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Dunyati Alembic at Kripalu

In its beauty and integrity, the Dunyati Alembic had the deserved honor of being the Wednesday evening event in the Main Hall at Kripalu Center for Yoga in the Berkshires.  The Main Hall is a high vaulted temple, dramatically lit, with soft carpeted floors, and Wednesday evening is usually a community kirtan with many attendees. February 10th, the Alembic conducted the meditation by leading the observing community of 75–80 people into a deepening interior world with our Dancemeditation.

Our program was an hour in length with all nine members remaining in the Witnessed Arena the entire time. The dancers, wearing pale, flowing clothing, sometimes moved in a specific practice and sometimes watched in witness practice. The goal was to stay relaxed and connected to breath during the sequence of practices and transitions while being observed — simple, but difficult.

The tone and stability was set by a long Opening Sequence. The Walking Meditation was particularly arresting in the pale silks, some dancers dragging veils or holding them bunched but quiet. It had a sense of women across many times and generations. The variety of ages and body types contributed to the sculptural beauty and was refreshing in meaning. The final line of dancers standing along the front of the space shimmying for a period of time gazing straight at the audience, then standing still  facing the audience, eyes closed in a minute of silent meditation was exquisite. There was no coercion, only a pure intimacy. Viewers eyes had time to breathe and see. To rest their eyes on each quiet face.

The responses were many and touching. One woman said she felt she was dreaming, and after only had to go to bed to sleep. Several people said after they couldn’t speak they were so moved and in a deep personal space; later they talked at length. Those of us who stayed for the remainder of the week were stopped in hallways with reflections from those who attended. As a life-long performer, I’ve never had such a warm and thoughtful response from an audience, which speaks to both the content of the Alembic’s work and the nature of the audience Kripalu attracts — a perfect location for this marriage of Art and Mysticism.

As choreographer for the evening, I have been wondering if observation of the practices arranged and carefully designed so the dancers could stay inside their focus would actually work within a theatrical context. To see that it does is thrilling for me. It inspires me to once again delve deeply into Art, a realm that had become dry, empty, ego-based, which I found uninteresting.  The Alembic evening was healing and beautiful. The dancers were very human, very spacious, and very sincere. Their beauty came from this and gave these qualities back to the audience.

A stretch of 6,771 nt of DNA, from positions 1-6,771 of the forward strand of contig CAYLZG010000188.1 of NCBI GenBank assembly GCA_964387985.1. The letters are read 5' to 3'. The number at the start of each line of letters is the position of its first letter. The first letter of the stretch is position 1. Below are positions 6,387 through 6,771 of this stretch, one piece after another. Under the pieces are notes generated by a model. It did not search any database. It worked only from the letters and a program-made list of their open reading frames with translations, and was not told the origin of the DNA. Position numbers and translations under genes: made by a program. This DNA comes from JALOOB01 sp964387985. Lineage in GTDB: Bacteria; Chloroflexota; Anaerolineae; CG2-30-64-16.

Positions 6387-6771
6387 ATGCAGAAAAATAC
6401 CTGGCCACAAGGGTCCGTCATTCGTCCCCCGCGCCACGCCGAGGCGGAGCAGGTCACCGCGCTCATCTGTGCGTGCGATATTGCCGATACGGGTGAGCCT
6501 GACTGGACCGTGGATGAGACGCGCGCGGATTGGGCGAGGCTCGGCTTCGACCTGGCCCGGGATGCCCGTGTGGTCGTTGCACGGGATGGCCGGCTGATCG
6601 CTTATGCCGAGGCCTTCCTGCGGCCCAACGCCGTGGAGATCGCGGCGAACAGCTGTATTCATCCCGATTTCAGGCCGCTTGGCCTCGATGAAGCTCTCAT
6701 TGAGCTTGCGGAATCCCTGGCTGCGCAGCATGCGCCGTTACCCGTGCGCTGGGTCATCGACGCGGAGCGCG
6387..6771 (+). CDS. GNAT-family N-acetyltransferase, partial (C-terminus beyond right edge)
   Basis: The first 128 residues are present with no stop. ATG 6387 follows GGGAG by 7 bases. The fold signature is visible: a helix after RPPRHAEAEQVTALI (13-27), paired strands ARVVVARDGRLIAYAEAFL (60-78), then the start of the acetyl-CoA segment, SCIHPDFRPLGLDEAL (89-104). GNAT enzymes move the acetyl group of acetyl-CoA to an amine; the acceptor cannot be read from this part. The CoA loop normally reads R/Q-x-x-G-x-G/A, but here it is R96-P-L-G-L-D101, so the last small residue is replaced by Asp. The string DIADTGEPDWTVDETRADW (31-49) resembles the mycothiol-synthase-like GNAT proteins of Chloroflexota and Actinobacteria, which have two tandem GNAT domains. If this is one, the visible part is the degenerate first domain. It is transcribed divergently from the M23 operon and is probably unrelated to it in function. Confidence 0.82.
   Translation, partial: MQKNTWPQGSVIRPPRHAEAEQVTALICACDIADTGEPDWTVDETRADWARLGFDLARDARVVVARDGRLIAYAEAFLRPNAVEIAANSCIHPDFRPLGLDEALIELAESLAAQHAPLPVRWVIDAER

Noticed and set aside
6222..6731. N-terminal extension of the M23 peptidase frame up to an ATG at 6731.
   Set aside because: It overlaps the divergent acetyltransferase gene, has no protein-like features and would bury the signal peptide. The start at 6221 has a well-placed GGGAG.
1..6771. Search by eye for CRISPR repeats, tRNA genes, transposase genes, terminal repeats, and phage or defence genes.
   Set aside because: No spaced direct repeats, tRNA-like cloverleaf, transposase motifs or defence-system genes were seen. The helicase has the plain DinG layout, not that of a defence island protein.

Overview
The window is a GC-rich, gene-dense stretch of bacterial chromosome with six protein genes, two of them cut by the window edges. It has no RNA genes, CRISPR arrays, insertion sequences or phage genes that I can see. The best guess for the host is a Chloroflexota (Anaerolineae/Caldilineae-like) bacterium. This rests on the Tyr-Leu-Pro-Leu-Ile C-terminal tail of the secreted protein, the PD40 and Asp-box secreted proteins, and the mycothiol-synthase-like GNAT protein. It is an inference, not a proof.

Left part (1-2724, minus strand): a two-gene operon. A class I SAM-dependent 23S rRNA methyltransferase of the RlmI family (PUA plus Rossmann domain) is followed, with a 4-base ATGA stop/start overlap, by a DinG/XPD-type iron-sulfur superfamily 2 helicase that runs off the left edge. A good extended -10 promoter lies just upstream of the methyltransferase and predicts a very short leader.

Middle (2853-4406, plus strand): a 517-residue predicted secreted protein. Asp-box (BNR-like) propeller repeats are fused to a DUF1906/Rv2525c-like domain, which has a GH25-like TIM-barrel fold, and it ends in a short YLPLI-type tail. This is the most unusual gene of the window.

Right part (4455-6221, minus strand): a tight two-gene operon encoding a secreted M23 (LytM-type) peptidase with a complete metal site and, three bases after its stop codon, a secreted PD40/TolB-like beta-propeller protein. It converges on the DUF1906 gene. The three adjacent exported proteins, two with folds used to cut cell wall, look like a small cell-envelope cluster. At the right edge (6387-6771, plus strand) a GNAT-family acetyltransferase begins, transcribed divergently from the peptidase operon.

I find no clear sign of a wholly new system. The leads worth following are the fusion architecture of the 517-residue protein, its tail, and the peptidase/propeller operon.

The ensemble for this evening was:  Dunya McPherson with Elizabeth Abbene, Carleen Bevans, Anastasia Blaisdelle, Nisaa Christie, Ann Galkowski, Annabelle Keil, Gayla Reilly, Kate Russel, and Kate Temple-West.

The Dunyati Alembic is the performance wing of the Dervish Society of America, under the direction of Dunya Dianne McPherson. The performers share Dancemeditation™ as a dominant influence in their self-understanding. Performative presentations are a framing of group and personal practices, with a vision of absorption into Beauty and Mystery.

Its next evening is February 22, 2010, 7pm at the Metropolitan Building in NYC, a continuing working series made possible by Eleanor Ambos’ generous gift of space.

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    2 Comments
    1. Reading this brought chills to my skin and little pools of tears. Truly a gift to be able to share such a rich, deep Presence with a receptive community in the warmth and love of this practice. I am thrilled for you Dunya for your discovery that deep embodiment can work in a theatrical context. This awareness could change the nature of performance to the Truth we so seek.

      February 16, 2010
    2. I agree, Sandi. That’s what I felt as I watched. This is another world altogether and so so so needed. It was water in the desert, no doubt about it. The movement seemed both very accessible, yet we knew it came from such a different sense of being that it takes intense internal commitment to be able to do it. And a whole new strategy of being in the world to be that open and clear.

      For me as an artist, it brings to fruition a vision that initiated my spiritual quest 30 years ago. It also launches a new level of the vision. A quiet cataclysm.

      February 16, 2010

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